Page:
Thursday, March 22, 2007

Creating and analyzing minidumps in .NET production applications

Preface:
Identifying the source of an error in production applications can be hard task. There are simple errors that can be reproduced with a 'steps to repeat' receipt. Other errors, that are logged as one time only or sporadic are much more difficult. In order to adress them, you can spent tons of time to find a way to create the bug and possibly you will never succeed. In deep this does not mean that this defect does not exist! It is just a matter of probability until it reoccurs. So it is aimed to catch that thing at the first occurrence and gather as much information as reasonable.

How to setup:
First you must make sure your build creates pdbs for all release binaries. Those need to be checked in or sent to a symbol server.
Next thing to do, is to catch all unhandled exceptions:

AppDomain.CurrentDomain.UnhandledException += new UnhandledExceptionEventHandler(AppDomainUnhandledException); (*)
Application.ThreadException += new System.Threading.ThreadExceptionEventHandler(Application_ThreadException);


(*) needs
[SecurityPermission(SecurityAction.Demand,ControlAppDomain=true)]


In the exception handler, which is ideally ONE function, you need to implement the user notification and the dump generation:

private static void HandleException(Exception ex)
{
if (ex == null)
return;
// ExceptionPolicy.HandleException(ex, "Default Policy");
MessageBox.Show("An unhandled exception occurred, and the application is terminating. For more information, see your Application event log.");
CCLRDump.Dump();
Application.Exit();
}


You will notice two specialities in this function.
One is the commented 'ExceptionPolicy.HandleException(ex, "Default Policy");'. This refers to Exception Handling Application Block which can be greatly combined with this mechanism.
The other thing is "CCLRDump.Dump();" This is a wrapper class around ClrDump (© Oleg Starodumov, 2004 - 2006 ).

The implementation is fairly easy :
[C#]


[Flags]
enum MINIDUMP_TYPE {
MiniDumpNormal = 0x00000000,
MiniDumpWithDataSegs = 0x00000001,
MiniDumpWithFullMemory = 0x00000002,
MiniDumpWithHandleData = 0x00000004,
MiniDumpFilterMemory = 0x00000008,
MiniDumpScanMemory = 0x00000010,
MiniDumpWithUnloadedModules = 0x00000020,
MiniDumpWithIndirectlyReferencedMemory = 0x00000040,
MiniDumpFilterModulePaths = 0x00000080,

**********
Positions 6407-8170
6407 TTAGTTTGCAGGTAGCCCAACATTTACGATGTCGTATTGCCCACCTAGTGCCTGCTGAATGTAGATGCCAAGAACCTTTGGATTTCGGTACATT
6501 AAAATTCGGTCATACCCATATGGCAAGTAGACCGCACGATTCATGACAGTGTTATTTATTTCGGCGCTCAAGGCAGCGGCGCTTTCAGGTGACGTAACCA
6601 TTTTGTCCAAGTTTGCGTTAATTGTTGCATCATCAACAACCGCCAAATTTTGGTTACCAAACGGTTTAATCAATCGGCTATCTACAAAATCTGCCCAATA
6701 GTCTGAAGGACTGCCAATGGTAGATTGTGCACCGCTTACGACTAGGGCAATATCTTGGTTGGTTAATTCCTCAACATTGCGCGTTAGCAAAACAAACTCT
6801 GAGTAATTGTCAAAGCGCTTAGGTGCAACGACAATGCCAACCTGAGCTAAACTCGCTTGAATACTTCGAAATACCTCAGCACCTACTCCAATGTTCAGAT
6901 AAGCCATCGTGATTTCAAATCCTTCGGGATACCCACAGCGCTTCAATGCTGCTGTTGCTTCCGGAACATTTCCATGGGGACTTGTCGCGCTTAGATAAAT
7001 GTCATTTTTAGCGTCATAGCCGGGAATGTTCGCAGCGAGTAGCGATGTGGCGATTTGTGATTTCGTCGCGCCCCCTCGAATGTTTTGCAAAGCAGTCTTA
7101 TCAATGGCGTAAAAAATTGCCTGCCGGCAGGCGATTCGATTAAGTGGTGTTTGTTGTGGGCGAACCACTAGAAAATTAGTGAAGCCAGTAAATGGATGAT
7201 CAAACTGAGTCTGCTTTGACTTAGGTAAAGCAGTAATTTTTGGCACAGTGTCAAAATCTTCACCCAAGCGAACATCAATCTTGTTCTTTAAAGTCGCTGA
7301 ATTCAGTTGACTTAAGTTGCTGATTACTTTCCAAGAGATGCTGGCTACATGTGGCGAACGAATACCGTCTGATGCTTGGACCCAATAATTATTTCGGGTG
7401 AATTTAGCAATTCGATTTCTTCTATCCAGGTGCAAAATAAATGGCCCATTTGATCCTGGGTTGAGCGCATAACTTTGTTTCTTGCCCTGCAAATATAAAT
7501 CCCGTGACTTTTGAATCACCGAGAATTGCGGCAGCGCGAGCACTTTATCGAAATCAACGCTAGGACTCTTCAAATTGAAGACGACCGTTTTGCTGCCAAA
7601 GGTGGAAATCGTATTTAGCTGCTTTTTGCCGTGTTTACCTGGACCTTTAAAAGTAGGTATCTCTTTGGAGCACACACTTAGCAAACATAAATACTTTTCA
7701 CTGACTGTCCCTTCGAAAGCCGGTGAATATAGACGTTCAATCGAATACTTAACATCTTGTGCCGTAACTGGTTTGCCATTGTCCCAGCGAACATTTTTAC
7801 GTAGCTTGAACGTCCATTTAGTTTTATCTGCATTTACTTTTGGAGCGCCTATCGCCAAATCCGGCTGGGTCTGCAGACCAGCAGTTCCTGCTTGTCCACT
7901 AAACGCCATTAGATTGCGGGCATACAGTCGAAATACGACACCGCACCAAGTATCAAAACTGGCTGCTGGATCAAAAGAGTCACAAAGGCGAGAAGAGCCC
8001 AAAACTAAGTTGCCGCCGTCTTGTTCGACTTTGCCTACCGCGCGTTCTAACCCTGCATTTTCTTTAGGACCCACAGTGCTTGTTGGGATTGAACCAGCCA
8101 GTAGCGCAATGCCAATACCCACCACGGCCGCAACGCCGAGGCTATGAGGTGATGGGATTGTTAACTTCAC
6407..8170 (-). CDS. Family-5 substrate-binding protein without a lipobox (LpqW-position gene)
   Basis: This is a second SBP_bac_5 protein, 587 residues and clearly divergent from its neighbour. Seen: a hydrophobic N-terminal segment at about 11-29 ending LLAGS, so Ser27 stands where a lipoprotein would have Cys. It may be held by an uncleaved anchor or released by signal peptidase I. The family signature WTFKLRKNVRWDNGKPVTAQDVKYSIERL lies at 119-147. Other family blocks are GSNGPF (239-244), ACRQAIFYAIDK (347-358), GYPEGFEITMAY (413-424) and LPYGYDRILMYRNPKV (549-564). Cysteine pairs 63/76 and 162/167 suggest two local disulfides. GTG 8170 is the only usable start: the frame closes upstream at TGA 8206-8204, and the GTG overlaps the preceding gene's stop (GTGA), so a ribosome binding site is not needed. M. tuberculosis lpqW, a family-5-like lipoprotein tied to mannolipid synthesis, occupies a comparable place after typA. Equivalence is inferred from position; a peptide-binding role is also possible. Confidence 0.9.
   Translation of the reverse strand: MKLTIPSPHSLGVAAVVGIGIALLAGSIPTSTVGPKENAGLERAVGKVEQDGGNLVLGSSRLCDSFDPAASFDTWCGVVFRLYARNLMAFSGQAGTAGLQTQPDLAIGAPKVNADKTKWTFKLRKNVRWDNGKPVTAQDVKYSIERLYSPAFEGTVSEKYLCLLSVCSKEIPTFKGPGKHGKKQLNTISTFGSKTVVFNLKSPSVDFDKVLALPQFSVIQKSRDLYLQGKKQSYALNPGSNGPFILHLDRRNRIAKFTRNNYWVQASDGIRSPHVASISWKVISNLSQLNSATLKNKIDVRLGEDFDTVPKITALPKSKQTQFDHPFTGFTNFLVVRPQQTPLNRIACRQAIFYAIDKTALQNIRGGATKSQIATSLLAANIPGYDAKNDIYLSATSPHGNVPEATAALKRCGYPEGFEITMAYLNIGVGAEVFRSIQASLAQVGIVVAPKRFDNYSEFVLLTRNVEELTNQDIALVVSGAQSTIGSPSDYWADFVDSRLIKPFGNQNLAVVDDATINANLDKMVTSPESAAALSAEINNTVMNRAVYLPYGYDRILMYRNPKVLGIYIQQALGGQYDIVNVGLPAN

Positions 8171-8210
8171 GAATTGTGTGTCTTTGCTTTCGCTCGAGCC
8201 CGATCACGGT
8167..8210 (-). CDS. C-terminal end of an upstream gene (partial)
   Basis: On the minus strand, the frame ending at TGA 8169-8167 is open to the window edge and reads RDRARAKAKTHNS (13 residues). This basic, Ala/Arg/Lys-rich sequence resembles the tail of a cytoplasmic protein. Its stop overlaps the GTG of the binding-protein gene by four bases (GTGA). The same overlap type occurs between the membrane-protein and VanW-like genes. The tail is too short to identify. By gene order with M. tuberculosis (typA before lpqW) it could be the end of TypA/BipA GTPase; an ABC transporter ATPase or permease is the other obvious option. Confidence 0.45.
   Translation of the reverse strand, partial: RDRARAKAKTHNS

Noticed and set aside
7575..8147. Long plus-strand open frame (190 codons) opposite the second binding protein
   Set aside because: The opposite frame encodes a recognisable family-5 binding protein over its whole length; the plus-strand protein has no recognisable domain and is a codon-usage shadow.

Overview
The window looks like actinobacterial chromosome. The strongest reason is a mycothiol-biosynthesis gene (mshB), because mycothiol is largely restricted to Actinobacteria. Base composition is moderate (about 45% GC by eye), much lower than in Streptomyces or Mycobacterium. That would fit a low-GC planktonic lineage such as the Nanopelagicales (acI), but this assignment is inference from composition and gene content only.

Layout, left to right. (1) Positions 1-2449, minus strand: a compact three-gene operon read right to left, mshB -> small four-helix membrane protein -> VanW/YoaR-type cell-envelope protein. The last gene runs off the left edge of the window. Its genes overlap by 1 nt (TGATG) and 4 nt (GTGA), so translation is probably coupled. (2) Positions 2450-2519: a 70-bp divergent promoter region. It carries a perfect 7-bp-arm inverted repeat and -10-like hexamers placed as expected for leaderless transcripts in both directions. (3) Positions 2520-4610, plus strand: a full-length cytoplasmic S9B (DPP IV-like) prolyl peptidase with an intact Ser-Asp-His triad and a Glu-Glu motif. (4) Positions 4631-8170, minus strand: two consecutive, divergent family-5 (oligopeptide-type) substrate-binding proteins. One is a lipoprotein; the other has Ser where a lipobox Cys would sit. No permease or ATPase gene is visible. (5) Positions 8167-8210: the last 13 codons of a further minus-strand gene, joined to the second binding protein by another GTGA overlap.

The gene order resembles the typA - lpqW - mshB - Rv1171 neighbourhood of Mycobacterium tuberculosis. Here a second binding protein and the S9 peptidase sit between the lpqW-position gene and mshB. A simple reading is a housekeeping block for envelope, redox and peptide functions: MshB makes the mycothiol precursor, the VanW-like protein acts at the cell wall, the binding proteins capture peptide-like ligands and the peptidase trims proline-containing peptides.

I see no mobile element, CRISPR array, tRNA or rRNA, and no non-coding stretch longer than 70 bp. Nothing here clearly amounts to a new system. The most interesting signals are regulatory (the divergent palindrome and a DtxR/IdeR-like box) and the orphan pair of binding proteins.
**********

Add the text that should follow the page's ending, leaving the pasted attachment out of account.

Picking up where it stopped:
MiniDumpWithProcessThreadData = 0x00000100,
MiniDumpWithPrivateReadWriteMemory = 0x00000200,
MiniDumpWithoutOptionalData = 0x00000400,
MiniDumpWithFullMemoryInfo = 0x00000800,
MiniDumpWithThreadInfo = 0x00001000,
MiniDumpWithCodeSegs = 0x00002000,
MiniDumpWithoutManagedState = 0x00004000,
};


[...]
[DllImport("clrdump.dll", CharSet = CharSet.Unicode, SetLastError = true)]
private static extern Int32 CreateDump(Int32 ProcessId, string FileName,
Int32 DumpType, Int32 ExcThreadId, IntPtr ExtPtrs);


[...]

public static void Dump()
{
IntPtr pEP = System.Runtime.InteropServices.Marshal.GetExceptionPointers();
CreateDump(
System.Diagnostics.Process.GetCurrentProcess().Id,
@"C:\temp\test.dmp",
(Int32)MINIDUMP_TYPE.MiniDumpWithFullMemory,
AppDomain.GetCurrentThreadId(),
pEP);
}


Ok, now we have setup everything to catch all the nasty stuff, that can happen in our application.

Analyzing those MiniDumps

[please read this post, before moving on...]

In order to analyze those special minidumps some magic is needed. There are several blog posts, articles, books, etc. about how to deal with Dumps in managed and unmanaged manner. I will list some of them I found very supporting at the end of this post. As the most common question is: "Where is the source of ^%!&@ exception" I will deal with that:


  1. Open the crash dump in Windbg




  2. Make sure you have the correct symbol path (currently no symbol server as 6.6.7.5 has a bad bug with symbol loading - instead use C:\Program Files\Microsoft Visual Studio 8\SDK\v2.0\symbols\) and image path. Type .reload to get the correct symbols.




  3. Load correct sos (Son of Strike): .loadby sos mscorwks

    0:000> .loadby sos mscorwks



  4. !Threads gives you on overview of managed threads (with exceptions)

    0:000> !Threads
    ThreadCount: 2
    UnstartedThread: 0
    BackgroundThread: 1
    PendingThread: 0
    DeadThread: 0
    Hosted Runtime: no

    ID OSID ThreadOBJ State GC Context Domain Count APT Exception
    0 1 1224 001506c0 6020 Enabled 00000000:00000000 0014e808 0 STA
    System.NullReferenceException (0138fec8)